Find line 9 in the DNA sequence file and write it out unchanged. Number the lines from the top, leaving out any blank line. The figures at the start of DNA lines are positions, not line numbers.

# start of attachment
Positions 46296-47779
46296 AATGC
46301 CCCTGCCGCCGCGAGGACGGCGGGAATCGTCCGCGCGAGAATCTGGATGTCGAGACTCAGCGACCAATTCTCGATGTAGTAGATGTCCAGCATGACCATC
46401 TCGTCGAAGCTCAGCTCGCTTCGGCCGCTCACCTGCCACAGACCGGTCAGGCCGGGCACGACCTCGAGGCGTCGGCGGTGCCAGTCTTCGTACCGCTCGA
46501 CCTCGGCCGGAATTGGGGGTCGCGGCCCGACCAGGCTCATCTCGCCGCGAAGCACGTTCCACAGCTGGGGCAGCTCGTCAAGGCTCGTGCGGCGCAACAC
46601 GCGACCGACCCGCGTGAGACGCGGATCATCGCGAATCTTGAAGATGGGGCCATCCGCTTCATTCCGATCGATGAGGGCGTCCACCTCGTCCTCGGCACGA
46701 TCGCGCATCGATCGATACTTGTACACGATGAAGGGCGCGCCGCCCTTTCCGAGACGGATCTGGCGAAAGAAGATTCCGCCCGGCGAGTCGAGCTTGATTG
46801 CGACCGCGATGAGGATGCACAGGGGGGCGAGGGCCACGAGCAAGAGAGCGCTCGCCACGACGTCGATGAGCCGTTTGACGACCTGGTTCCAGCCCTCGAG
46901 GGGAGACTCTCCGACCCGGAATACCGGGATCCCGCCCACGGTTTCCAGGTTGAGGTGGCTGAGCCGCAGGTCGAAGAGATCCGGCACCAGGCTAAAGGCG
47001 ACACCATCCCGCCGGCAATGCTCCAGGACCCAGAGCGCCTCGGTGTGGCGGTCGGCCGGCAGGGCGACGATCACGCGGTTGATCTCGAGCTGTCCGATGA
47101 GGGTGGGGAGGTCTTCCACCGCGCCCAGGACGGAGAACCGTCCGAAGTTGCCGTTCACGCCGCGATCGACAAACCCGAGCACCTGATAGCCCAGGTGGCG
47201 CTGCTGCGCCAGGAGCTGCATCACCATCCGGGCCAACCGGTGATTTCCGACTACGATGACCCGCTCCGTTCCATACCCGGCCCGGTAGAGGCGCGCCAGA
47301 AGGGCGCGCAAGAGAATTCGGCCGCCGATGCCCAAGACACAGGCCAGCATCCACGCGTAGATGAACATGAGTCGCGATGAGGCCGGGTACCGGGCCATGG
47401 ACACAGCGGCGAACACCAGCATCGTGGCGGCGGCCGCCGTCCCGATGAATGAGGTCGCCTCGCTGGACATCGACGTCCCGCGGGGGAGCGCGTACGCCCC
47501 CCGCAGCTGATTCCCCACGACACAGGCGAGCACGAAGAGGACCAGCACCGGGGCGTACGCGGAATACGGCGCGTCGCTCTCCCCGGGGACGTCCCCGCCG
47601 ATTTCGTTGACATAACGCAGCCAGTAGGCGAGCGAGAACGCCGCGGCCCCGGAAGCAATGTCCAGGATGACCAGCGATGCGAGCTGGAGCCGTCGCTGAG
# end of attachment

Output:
46901 GGGAGACTCTCCGACCCGGAATACCGGGATCCCGCCCACGGTTTCCAGGTTGAGGTGGCTGAGCCGCAGGTCGAAGAGATCCGGCACCAGGCTAAAGGCG